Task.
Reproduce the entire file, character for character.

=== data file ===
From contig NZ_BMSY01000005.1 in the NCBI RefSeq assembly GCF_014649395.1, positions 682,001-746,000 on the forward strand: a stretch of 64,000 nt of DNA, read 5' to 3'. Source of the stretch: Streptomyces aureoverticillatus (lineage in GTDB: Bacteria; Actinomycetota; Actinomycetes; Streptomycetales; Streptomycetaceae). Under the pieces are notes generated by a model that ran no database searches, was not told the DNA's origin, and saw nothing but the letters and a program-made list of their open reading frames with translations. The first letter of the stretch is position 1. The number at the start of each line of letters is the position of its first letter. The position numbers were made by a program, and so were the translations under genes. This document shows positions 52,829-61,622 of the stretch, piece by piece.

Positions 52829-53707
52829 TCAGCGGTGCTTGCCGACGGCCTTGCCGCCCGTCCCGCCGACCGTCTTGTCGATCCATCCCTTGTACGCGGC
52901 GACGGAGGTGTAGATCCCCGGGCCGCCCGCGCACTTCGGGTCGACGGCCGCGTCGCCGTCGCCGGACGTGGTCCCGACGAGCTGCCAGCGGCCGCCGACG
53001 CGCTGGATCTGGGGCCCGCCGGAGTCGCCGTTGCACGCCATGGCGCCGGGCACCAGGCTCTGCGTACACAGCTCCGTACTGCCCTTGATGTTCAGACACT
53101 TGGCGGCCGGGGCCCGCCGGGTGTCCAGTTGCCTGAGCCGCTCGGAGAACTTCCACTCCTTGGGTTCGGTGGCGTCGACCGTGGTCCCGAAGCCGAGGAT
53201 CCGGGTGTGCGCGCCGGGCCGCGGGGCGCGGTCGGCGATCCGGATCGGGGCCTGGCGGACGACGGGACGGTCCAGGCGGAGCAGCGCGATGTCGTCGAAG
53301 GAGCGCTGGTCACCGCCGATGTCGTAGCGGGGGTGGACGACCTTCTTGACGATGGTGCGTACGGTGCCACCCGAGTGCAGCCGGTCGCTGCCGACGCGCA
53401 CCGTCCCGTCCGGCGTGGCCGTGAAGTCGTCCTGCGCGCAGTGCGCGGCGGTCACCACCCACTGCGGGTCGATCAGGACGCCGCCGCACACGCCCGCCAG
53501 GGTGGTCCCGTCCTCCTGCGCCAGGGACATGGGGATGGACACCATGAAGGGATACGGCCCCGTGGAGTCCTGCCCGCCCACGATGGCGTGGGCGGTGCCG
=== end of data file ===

From contig NZ_BMSY01000005.1 in the NCBI RefSeq assembly GCF_014649395.1, positions 682,001-746,000 on the forward strand: a stretch of 64,000 nt of DNA, read 5' to 3'. Source of the stretch: Streptomyces aureoverticillatus (lineage in GTDB: Bacteria; Actinomycetota; Actinomycetes; Streptomycetales; Streptomycetaceae). Under the pieces are notes generated by a model that ran no database searches, was not told the DNA's origin, and saw nothing but the letters and a program-made list of their open reading frames with translations. The first letter of the stretch is position 1. The number at the start of each line of letters is the position of its first letter. The position numbers were made by a program, and so were the translations under genes. This document shows positions 52,829-61,622 of the stretch, piece by piece.

Positions 52829-53707
52829 TCAGCGGTGCTTGCCGACGGCCTTGCCGCCCGTCCCGCCGACCGTCTTGTCGATCCATCCCTTGTACGCGGC
52901 GACGGAGGTGTAGATCCCCGGGCCGCCCGCGCACTTCGGGTCGACGGCCGCGTCGCCGTCGCCGGACGTGGTCCCGACGAGCTGCCAGCGGCCGCCGACG
53001 CGCTGGATCTGGGGCCCGCCGGAGTCGCCGTTGCACGCCATGGCGCCGGGCACCAGGCTCTGCGTACACAGCTCCGTACTGCCCTTGATGTTCAGACACT
53101 TGGCGGCCGGGGCCCGCCGGGTGTCCAGTTGCCTGAGCCGCTCGGAGAACTTCCACTCCTTGGGTTCGGTGGCGTCGACCGTGGTCCCGAAGCCGAGGAT
53201 CCGGGTGTGCGCGCCGGGCCGCGGGGCGCGGTCGGCGATCCGGATCGGGGCCTGGCGGACGACGGGACGGTCCAGGCGGAGCAGCGCGATGTCGTCGAAG
53301 GAGCGCTGGTCACCGCCGATGTCGTAGCGGGGGTGGACGACCTTCTTGACGATGGTGCGTACGGTGCCACCCGAGTGCAGCCGGTCGCTGCCGACGCGCA
53401 CCGTCCCGTCCGGCGTGGCCGTGAAGTCGTCCTGCGCGCAGTGCGCGGCGGTCACCACCCACTGCGGGTCGATCAGGACGCCGCCGCACACGCCCGCCAG
53501 GGTGGTCCCGTCCTCCTGCGCCAGGGACATGGGGATGGACACCATGAAGGGATACGGCCCCGTGGAGTCCTGCCCGCCCACGATGGCGTGGGCGGTGCCG